Wall Street was in the red on Thursday afternoon while European stocks and the FTSE 100 were mixed as second-quarter US GDP figures came in unchanged at 2.1% and latest jobless claims rose.
Investors were also keeping across oil prices, which reversed earlier gains, after hitting their highest level this year, adding to inflation concerns of central banks. The price support for Brent and US crude followed an update on inventories at a key storage hub in Cushing, Oklahoma. The EIA said stocks fell to 22 million barrels in the fourth week of September, close to the operational minimum.
FTSE and European stocks
The FTSE 100 (^FTSE) closed down 0.12% at 7,602.48 points, while the CAC 40 (^FCHI) in Paris ended 0.62% lower at 7,115.83 points. In Germany, the DAX (^GDAXI) gained 0.70% to 15,323.50 points. Meanwhile, the STOXX Europe 600 Index (^STOXX) gained 0.35%.
The FTSE 100 was dragged down by Barratt Developments (BDEV.L) with its stock down 6% on ex-dividend day – and also Phoenix Group (PHNX.L), after its interim financial report. Shares in mining stocks and energy giant Shell (SHEL), meanwhile, were among the top index risers.
US and Asia markets
Wall Street will be assessing the latest GDP estimate and also the latest jobless claims data today, which showed claims last week rose to 204,000, compared with the 215,000 expected.
Investors will also be digesting an update on pending home sales, which plunged 7.1% in August from the month before, according to the National Association of Realtors. They were down from the 0.9% monthly increase recorded in July.
The result was far worse than the 1.0% decline that Bloomberg economists had estimated and was widespread. Every region recorded a monthly and year-over-year drop. On a yearly basis, pending transactions were down by 18.7%.
Meanwhile, in bonds, the rapid rise in the 10-year Treasury yield (^TNX) continued as it topped 4.6%, trading at levels not seen in over 15 years.
In Asia, Japan’s Nikkei 225 (^N225) fell 1.54% to close at 31,872.52 points, while the Hang Seng (^HSI) in Hong Kong fell 1.36% to 17,372.96. In mainland China, the Shanghai Composite (000001.SS) went up 0.11% to 3,110.98 points.
Meanwhile, China’s economy is expected to expand slightly more than 5% this year, according to an advisor to the People’s Bank of China.
It comes a day after HSBC lowered its growth forecast for China’s gross domestic product for this year from 5.3% to 4.9%, and its 2024 GDP growth forecast from 4.9% to 4.6%.
Sterling is on track for its worst month since the fiscal fiasco around the mini-Budget last year as the increased risk of a recession in the UK has weighed on investors.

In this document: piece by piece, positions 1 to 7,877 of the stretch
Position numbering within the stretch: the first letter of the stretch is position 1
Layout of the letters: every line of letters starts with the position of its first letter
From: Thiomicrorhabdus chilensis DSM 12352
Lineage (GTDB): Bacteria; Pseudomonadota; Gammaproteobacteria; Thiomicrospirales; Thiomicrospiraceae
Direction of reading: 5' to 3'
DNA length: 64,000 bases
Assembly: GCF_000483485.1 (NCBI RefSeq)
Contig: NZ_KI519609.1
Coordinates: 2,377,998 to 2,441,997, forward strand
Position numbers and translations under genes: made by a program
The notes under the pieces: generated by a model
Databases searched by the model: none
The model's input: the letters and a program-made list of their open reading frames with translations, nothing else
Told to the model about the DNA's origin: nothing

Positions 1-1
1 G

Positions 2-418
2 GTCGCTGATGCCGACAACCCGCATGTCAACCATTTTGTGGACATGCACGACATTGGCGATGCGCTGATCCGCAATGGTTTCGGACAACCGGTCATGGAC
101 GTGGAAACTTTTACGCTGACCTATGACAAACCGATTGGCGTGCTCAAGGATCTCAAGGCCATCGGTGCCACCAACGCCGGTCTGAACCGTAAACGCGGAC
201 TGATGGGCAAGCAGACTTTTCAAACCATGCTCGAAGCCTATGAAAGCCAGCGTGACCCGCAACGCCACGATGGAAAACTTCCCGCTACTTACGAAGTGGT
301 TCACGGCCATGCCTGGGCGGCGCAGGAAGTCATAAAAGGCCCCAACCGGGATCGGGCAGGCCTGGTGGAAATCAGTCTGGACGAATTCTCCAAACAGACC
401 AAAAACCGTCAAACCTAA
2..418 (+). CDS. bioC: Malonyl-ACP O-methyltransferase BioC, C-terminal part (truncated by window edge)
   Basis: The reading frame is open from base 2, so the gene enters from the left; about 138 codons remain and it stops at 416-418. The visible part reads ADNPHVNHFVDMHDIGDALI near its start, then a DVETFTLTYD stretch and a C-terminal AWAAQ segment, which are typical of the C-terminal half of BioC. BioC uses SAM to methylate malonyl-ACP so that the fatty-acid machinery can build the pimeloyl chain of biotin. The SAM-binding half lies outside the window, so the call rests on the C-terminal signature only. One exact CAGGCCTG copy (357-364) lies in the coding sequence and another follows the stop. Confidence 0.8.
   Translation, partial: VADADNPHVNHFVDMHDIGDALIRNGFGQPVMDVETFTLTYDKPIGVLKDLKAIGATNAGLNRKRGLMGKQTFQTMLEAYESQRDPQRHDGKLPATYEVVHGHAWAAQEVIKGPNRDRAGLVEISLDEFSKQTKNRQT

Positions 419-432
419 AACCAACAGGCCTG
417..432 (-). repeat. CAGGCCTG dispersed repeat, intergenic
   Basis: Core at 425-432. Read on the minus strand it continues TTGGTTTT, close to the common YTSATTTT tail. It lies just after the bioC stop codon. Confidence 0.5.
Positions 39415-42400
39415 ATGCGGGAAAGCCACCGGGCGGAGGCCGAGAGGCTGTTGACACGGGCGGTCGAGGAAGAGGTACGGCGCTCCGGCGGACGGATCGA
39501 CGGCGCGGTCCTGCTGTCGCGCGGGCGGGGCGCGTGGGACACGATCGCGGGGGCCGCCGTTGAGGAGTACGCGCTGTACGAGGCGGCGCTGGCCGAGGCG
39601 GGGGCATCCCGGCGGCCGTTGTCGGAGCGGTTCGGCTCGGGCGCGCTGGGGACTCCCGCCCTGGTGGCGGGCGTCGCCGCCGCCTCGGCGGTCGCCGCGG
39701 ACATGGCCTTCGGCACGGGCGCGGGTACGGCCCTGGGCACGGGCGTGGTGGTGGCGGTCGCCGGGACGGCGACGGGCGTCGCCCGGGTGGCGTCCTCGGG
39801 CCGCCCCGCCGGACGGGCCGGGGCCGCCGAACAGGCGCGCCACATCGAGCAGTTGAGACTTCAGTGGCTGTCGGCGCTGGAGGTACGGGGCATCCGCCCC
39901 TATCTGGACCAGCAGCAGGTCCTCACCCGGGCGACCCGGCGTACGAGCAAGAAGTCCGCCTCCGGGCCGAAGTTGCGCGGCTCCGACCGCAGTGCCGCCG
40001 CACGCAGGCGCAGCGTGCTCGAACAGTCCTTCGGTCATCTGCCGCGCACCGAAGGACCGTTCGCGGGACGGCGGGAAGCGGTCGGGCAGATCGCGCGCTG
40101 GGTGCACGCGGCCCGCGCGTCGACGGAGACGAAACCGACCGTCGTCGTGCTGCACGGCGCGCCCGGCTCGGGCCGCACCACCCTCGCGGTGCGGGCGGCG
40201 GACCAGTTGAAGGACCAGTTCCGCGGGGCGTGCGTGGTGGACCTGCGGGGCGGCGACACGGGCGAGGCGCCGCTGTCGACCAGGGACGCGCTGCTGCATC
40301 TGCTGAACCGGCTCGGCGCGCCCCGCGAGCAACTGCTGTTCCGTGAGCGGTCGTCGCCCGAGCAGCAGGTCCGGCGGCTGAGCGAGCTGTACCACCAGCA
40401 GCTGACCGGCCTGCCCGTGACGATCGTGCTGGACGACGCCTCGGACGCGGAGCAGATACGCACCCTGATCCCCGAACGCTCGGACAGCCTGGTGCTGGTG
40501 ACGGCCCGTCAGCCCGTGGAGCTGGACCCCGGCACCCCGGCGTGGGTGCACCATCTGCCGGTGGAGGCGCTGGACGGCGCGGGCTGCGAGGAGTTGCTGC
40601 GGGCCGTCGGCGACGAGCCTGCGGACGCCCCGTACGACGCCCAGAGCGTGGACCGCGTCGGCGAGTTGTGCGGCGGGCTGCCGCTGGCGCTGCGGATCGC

Matthew Ryan, head of market strategy at financial services firm Ebury, said that while the moves can be largely attributed to a strong greenback, both the pound and euro are currently underperforming their G10 counterparts.
“News out of the euro area has not been much better. While the composite PMI of business activity came in above consensus in September, the index remained comfortably below the level of 50 representing contraction (47.1).”
Crude oil prices extended gains again on Thursday mornings as inventories at the largest storage hub in the US fell toward levels nearing operational minimums. However, oil prices slipped back into the red in afternoon London trade.
At the time of writing, US crude oil, or West Texas Intermediate (CL=F), fell 1.44% to trade at $92.33 a barrel, while Brent crude (BZ=F) declined 0.99% to $95.59 a barrel after hovering above $97 this morning. Brent was last at that level in November 2022, while US crude was last at the $94 level, which it hit today, in August 2022.
The high oil prices support the case that crude could hit $100 a barrel by the end of the year, with Goldman Sachs also recently raising its price target to $100 for the next 12 months.
"Underlying oil price gains have catapulted Shell and BP towards the top of the FTSE 100,” Victoria Scholar also noted.
Avacta was the first to update investors after it reported higher losses in the first half despite a doubling of revenues. The update sent shares in the company down nearly 2%, at the time of writing.
Revenues totalled £11.9m in the six months to 30 June, up from £5.5m the previous year, while falling income from its Therapeutics division was offset by a big jump in Diagnostics.
Results were further boosted by a full six months of trading for Launch Diagnostics, which it acquired last year, and one month from the recent acquisition of Coris.
Meanwhile, Nike is set to report its fiscal first-quarter earnings with Wall Street analysts expecting the sports apparel giant to post revenue of approximately $13bn for the quarter with earnings per share forecasted at $0.75 on an adjusted basis.
In addition, analysts estimate Nike's gross margin for the quarter to come in at 43.7%, compared to 44.3% in the same period last year.
On Friday, Carnival (CCL) will be reporting its latest financial results. Its stock was up 2.22% ahead of the update on Thursday.
Watch: Micron earnings top estimates, issues mixed guidance